was still a feudal economy however one may appreciate some progressive aspects
of its social organisation.
Lastly, as with much sentimental outsider support for nationalist politicians like
Aung San Suu Kyi of Burma today, or Nelson Mandela of South Africa in the past,
there is a marked shyness to engage in any substantial critique of either the leadership
cult that is so assiduously cultivated by their supporters, or of the exact form of
economy and class society envisaged by the “liberators” after their despised enemy
is supplanted. These errors-by-omission are commonly committed by the statist
Left, but also recall the rose-tinted view of national liberation struggles by, for example,
a faction of the Love & Rage Revolutionary Anarchist Federation’s pro-national
liberation stance on the Zapatistas in the 1990s (which contributed to the RAF’s dissolution)
and by much of the International of Anarchist Federation regarding Cuba
in the 1960s (against the legitimate protests of the Cuban Libertarian Movement in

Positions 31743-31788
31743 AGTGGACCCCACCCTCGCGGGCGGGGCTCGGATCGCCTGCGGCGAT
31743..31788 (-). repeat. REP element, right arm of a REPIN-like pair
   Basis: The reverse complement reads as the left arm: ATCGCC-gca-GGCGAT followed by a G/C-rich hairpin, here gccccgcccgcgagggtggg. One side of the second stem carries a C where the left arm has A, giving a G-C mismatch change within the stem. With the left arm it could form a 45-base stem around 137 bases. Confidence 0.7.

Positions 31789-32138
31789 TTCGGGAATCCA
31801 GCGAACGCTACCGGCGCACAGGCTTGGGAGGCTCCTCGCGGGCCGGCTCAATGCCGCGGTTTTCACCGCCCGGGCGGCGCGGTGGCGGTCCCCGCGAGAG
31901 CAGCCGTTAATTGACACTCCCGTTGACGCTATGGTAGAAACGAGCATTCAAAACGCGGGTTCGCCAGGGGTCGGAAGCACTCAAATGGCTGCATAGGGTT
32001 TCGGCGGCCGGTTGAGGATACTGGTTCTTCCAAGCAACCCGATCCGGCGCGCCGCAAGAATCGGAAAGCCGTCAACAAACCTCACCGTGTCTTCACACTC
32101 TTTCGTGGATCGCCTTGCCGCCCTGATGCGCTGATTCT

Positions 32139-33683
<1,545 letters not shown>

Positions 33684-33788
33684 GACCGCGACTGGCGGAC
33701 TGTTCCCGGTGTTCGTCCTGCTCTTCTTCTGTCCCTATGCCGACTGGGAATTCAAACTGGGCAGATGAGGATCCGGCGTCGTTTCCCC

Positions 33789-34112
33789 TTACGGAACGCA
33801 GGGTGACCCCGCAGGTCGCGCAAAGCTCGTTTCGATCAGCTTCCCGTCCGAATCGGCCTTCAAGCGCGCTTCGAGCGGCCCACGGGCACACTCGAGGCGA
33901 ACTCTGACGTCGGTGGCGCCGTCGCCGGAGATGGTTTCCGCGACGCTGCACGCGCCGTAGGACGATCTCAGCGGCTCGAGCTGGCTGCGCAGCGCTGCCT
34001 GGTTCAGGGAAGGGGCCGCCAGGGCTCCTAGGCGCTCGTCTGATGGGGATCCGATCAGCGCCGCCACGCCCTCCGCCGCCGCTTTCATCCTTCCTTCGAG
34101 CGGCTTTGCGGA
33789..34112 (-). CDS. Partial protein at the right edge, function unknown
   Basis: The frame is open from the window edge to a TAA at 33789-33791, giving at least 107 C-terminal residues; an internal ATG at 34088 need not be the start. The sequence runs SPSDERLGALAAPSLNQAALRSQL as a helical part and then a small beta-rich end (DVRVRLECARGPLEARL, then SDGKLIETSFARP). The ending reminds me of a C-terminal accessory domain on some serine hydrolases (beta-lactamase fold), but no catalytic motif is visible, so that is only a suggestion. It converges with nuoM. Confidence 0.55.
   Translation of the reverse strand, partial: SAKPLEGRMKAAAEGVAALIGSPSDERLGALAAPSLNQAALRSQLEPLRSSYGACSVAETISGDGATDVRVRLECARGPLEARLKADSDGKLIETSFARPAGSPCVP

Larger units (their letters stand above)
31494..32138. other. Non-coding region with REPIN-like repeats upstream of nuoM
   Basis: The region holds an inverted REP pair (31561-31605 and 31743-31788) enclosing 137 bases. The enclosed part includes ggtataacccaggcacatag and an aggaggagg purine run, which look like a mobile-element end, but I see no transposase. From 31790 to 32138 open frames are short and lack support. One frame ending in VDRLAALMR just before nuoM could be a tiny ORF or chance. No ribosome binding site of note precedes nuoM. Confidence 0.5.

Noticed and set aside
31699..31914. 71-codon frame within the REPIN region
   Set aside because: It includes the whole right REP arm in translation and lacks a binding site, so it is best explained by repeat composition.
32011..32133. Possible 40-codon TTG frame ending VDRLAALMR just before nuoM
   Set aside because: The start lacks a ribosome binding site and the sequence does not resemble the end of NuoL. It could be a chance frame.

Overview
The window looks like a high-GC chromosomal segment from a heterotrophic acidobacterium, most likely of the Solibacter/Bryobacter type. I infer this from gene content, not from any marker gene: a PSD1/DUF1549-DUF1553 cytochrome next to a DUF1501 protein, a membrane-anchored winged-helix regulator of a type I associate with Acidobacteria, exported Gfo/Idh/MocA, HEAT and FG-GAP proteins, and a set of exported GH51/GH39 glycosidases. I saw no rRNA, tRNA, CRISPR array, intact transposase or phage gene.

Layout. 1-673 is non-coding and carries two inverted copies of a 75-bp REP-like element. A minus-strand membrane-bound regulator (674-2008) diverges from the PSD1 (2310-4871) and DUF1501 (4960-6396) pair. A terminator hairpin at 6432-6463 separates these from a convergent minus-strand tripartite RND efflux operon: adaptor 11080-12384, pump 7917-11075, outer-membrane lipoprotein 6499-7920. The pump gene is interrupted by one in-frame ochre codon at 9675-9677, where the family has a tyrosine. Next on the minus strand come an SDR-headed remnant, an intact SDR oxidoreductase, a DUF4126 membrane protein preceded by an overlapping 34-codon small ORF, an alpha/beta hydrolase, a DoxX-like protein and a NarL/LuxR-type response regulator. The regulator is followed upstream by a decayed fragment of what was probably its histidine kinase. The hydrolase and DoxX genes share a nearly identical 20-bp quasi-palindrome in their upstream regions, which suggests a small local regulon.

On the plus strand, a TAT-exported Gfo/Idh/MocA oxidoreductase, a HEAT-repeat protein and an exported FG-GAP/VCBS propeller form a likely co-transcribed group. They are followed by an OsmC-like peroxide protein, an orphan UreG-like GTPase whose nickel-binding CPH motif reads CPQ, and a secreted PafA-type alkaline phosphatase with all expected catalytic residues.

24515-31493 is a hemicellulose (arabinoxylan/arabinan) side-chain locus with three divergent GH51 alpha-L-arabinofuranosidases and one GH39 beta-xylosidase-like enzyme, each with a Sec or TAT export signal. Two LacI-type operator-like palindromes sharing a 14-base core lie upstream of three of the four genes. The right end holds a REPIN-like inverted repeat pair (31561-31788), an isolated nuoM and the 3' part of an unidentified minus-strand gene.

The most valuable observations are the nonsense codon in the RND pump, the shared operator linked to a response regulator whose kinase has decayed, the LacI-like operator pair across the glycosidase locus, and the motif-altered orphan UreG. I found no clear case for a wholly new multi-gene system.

The cellular structure adopted by the Mau Mau rebels, the “bottom-up” decision-making
process of the PAIGC, and the voluntaristic “people’s army” form of Biafran
resistance were in my view less related to libertarian tradition than to the obvious 
demands of clandestinity – and the loyalty given by their irregular fighters to individual
charismatic leaders is not in itself indicative of libertarianism; for fascist militancy
makes similar claims. Similarly, it is a stretch of the imagination to claim for Biafran
leader Chukwuemeka Ojukwu the right to assume the mantle of the great Ukrainian
anarchist revolutionary Nestor Makhno on the basis that Ojukwu consulted with an
assembly of “all the professions” – including no doubt, the businesses and the parasitic
classes (Makhno’s RIAU was by contrast controlled policy-wise by mass
Congresses of Peasants, Workers and Insurgents and it is out of this directly-democratic
experience that the “platformist” political line is derived).
Yet on these slender bases, the evidence of the nationalists Kenyatta, Cabral,
Ojukwu and a few other admirers, Halbrook believed traditional culture could provide
a communalist model for political action in the era of decolonialisation, centralising
national liberation struggles and import-substitution-industrialisation modernisation.
He is far from alone among anarchists in this rather romantic view of the relationship